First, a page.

Bonnie Velasquez: So I scheduled it the very next day on the app. I just click the button, pick it up the next day, 9:30 in the morning. And we drove out there.
Ron White: She still is not really believing this. He went down with her husband. She's told to go to a parking garage in Santa Monica, which is just fueling her ambivalence about this whole thing and thinking this is crazy.
Bonnie Velasquez: We pull in and there's two guys standing there with all the Teslas. And at first – and I've told my husband either we're getting scammed or whatever, we're going to figure it out, but it will be worth it because if this is a real thing, this is a really good deal.
Ron White: And there it is. It's got a bow on it. It's a Model 3. They showed her how to use it. And they said bye-bye, and she's got it.
Ron White: It's a subscription service in that you’re not tied in for three years. You only have to keep it for three months. The way it works through Autonomy is that your down payment is lower than it would be. If you got it directly as your Tesla, your monthly price is less than the monthly price for Tesla. The only drawback is you have to like a Model 3, that's all they have right now. Not everybody likes the Model 3, but she was thrilled.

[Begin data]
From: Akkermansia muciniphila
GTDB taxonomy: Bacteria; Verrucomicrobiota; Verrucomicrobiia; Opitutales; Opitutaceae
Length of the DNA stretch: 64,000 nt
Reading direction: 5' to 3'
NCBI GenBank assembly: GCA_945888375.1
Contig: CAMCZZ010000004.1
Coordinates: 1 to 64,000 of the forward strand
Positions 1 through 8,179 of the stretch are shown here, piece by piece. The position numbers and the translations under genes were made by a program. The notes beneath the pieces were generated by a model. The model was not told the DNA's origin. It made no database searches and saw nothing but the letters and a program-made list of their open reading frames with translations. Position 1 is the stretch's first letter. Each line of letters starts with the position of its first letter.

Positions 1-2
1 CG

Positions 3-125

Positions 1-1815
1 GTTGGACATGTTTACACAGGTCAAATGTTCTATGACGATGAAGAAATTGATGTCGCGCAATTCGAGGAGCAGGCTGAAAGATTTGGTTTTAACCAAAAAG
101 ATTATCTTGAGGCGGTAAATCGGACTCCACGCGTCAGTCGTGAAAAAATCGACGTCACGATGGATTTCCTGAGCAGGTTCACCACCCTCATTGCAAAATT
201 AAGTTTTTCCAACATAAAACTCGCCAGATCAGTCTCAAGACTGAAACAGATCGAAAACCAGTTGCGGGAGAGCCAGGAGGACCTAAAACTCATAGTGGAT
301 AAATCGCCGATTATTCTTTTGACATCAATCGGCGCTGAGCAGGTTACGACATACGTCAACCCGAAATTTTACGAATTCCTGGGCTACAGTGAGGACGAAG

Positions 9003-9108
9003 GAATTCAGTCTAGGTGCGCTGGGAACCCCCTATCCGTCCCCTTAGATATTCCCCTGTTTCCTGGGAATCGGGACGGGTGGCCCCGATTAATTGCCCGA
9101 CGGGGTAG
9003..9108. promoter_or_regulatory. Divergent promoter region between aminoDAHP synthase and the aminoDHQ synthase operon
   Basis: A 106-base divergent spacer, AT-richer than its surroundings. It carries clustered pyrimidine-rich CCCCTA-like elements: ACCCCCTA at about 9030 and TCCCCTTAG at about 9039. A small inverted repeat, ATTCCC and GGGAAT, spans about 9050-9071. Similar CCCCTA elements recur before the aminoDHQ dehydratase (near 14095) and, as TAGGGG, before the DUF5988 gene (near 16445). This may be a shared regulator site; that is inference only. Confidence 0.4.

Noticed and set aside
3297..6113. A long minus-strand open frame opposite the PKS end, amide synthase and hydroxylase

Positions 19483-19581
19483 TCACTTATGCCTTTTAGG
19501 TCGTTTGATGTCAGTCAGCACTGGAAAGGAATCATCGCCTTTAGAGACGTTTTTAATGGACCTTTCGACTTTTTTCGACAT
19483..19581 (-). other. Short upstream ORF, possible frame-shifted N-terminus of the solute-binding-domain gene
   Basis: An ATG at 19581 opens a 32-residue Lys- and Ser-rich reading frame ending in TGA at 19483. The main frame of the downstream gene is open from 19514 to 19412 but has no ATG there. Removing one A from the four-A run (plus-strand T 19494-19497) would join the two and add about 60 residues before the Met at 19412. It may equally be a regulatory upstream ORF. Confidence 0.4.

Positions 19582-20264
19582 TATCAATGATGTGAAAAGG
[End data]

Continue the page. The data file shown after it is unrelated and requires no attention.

Bonnie Velasquez: it looks pretty cool that you're able to get one so fast. Cause most you can get them right now. So if I'm like, oh, look at you, you've got your car. And I'm like, that's just cause I'm dope.
Ron White: And some of these people are folks that live in apartments. EVs have gotten into the point where they're like a gasoline powered car. It's got 358 miles range or something of that sort. So she really only has to charge it once a week. So it doesn't matter that she doesn't have a charging station in her apartment building or a garage where she can charge her own car. So she's extremely happy. And she's getting about the same range as you got in her old gas car.